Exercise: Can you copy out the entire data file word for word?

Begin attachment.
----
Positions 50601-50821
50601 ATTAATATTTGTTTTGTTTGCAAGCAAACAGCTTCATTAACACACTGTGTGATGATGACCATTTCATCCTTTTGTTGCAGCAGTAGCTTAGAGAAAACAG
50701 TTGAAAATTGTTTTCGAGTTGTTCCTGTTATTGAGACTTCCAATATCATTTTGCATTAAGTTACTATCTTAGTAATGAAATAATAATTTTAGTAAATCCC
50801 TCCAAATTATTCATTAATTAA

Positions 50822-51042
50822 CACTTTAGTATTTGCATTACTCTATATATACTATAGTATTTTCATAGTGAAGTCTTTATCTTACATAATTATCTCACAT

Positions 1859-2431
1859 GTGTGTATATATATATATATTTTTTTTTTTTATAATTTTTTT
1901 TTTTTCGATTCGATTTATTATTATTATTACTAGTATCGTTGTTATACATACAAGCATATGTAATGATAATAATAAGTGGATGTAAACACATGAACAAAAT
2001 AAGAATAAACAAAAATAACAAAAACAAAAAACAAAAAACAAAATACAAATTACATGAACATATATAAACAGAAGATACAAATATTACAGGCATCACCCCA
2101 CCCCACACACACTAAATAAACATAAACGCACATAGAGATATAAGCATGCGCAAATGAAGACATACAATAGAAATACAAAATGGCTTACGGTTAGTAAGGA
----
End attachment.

Positions 50601-50821
50601 ATTAATATTTGTTTTGTTTGCAAGCAAACAGCTTCATTAACACACTGTGTGATGATGACCATTTCATCCTTTTGTTGCAGCAGTAGCTTAGAGAAAACAG
50701 TTGAAAATTGTTTTCGAGTTGTTCCTGTTATTGAGACTTCCAATATCATTTTGCATTAAGTTACTATCTTAGTAATGAAATAATAATTTTAGTAAATCCC
50801 TCCAAATTATTCATTAATTAA

Positions 50822-51042
50822 CACTTTAGTATTTGCATTACTCTATATATACTATAGTATTTTCATAGTGAAGTCTTTATCTTACATAATTATCTCACAT

Positions 1859-2431
1859 GTGTGTATATATATATATATTTTTTTTTTTTATAATTTTTTT
1901 TTTTTCGATTCGATTTATTATTATTATTACTAGTATCGTTGTTATACATACAAGCATATGTAATGATAATAATAAGTGGATGTAAACACATGAACAAAAT
2001 AAGAATAAACAAAAATAACAAAAACAAAAAACAAAAAACAAAATACAAATTACATGAACATATATAAACAGAAGATACAAATATTACAGGCATCACCCCA
2101 CCCCACACACACTAAATAAACATAAACGCACATAGAGATATAAGCATGCGCAAATGAAGACATACAATAGAAATACAAAATGGCTTACGGTTAGTAAGGA